I am so happy to be able to keep my patients off the monitor! For over 20 years, the dangers of continuous electronic fetal monitoring (EFM) have been documented, yet 85% of women laboring in the U.S. are still being strapped into beds, with their nurses struggling to keep unbroken tracings of both babies’ heart rates and moms’ contractions. In a Cochrane Review of over 37,000 cases in 13 studies, published in 2013, the danger and uselessness of EFM is confirmed yet again. EFM was shown to significantly increase a woman’s risk of an instrumental delivery (i.e., forceps or vacuum extraction) or Cesarean section without improving her baby’s chance of survival. In other words, being continuously monitored increases her risk of an unnecessary C-section.
In my practice, with a low-risk laboring woman, I monitor her baby every 30 minutes, and then, while she is pushing, every 15 minutes. This means listening with doppler during and between 2 contractions. If heart rate is normal, listening stops, and everyone can again focus on helping her cope with labor. It changes the center of attention. Instead of all eyes on the baby, who is a passive passenger, we pay mind to the woman actively working hard to bring that baby out. She needs this. If we can invest more energy and resources in helping her, she and her beloved baby have a better chance of a drug-free delivery.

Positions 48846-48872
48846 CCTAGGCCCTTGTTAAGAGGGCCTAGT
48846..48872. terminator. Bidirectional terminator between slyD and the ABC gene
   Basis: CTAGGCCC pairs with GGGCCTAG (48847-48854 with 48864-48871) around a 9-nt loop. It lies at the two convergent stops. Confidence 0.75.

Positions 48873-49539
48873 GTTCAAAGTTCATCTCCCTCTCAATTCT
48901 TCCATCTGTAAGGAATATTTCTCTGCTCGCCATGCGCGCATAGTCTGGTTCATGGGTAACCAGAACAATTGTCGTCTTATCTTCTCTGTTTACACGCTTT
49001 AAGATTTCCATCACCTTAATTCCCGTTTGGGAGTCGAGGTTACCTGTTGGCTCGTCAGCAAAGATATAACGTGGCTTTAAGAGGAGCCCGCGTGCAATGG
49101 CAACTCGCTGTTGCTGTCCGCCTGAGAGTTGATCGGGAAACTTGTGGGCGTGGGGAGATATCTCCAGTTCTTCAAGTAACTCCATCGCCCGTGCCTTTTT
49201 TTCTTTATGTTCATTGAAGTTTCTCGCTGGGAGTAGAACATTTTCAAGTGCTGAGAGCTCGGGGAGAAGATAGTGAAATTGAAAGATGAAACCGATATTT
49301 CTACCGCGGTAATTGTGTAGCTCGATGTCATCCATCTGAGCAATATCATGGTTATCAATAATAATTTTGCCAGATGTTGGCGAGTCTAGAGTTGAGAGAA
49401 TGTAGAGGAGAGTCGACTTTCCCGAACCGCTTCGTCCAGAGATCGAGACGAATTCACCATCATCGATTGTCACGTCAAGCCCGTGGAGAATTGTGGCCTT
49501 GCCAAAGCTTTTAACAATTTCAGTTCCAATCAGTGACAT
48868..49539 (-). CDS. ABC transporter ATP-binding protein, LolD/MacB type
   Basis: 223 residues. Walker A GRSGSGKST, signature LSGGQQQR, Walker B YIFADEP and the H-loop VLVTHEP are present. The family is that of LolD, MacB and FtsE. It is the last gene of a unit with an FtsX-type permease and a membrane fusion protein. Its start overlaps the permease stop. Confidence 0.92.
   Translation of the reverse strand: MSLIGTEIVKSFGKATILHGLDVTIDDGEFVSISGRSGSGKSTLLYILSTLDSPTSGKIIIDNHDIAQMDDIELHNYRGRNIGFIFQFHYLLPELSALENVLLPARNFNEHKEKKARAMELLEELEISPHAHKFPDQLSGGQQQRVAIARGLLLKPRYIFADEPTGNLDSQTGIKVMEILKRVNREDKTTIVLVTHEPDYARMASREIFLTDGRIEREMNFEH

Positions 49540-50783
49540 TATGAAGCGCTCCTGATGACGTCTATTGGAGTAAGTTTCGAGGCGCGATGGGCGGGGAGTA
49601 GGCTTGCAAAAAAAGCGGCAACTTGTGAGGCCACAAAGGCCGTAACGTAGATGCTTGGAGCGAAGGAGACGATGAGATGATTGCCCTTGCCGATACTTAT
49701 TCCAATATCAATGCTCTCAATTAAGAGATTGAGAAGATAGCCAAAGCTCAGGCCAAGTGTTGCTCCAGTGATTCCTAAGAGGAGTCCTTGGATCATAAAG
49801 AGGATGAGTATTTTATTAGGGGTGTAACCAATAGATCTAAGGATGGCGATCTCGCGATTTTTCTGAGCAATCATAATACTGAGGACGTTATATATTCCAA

I had a wonderful experience a few weeks ago with a young couple having their first baby. Between long, warm showers, she sat on the edge of her bed, feet on the floor, almost still, quietly entranced, serene in her fatigue, time suspended in the quiet night. During contractions loving hands held hers, and she struggled through them, but between them, she was peaceful and calm in the dimly-lit sanctuary. I knelt beside her every 30 minutes and listened to her baby with my doppler, then put it aside. We could have been anywhere. They could even forget that it was a hospital. And after the sun rose, her healthy baby was born, without intervention or medication. This would not have been the experience it was with her strapped to a beeping monitor, lying in bed.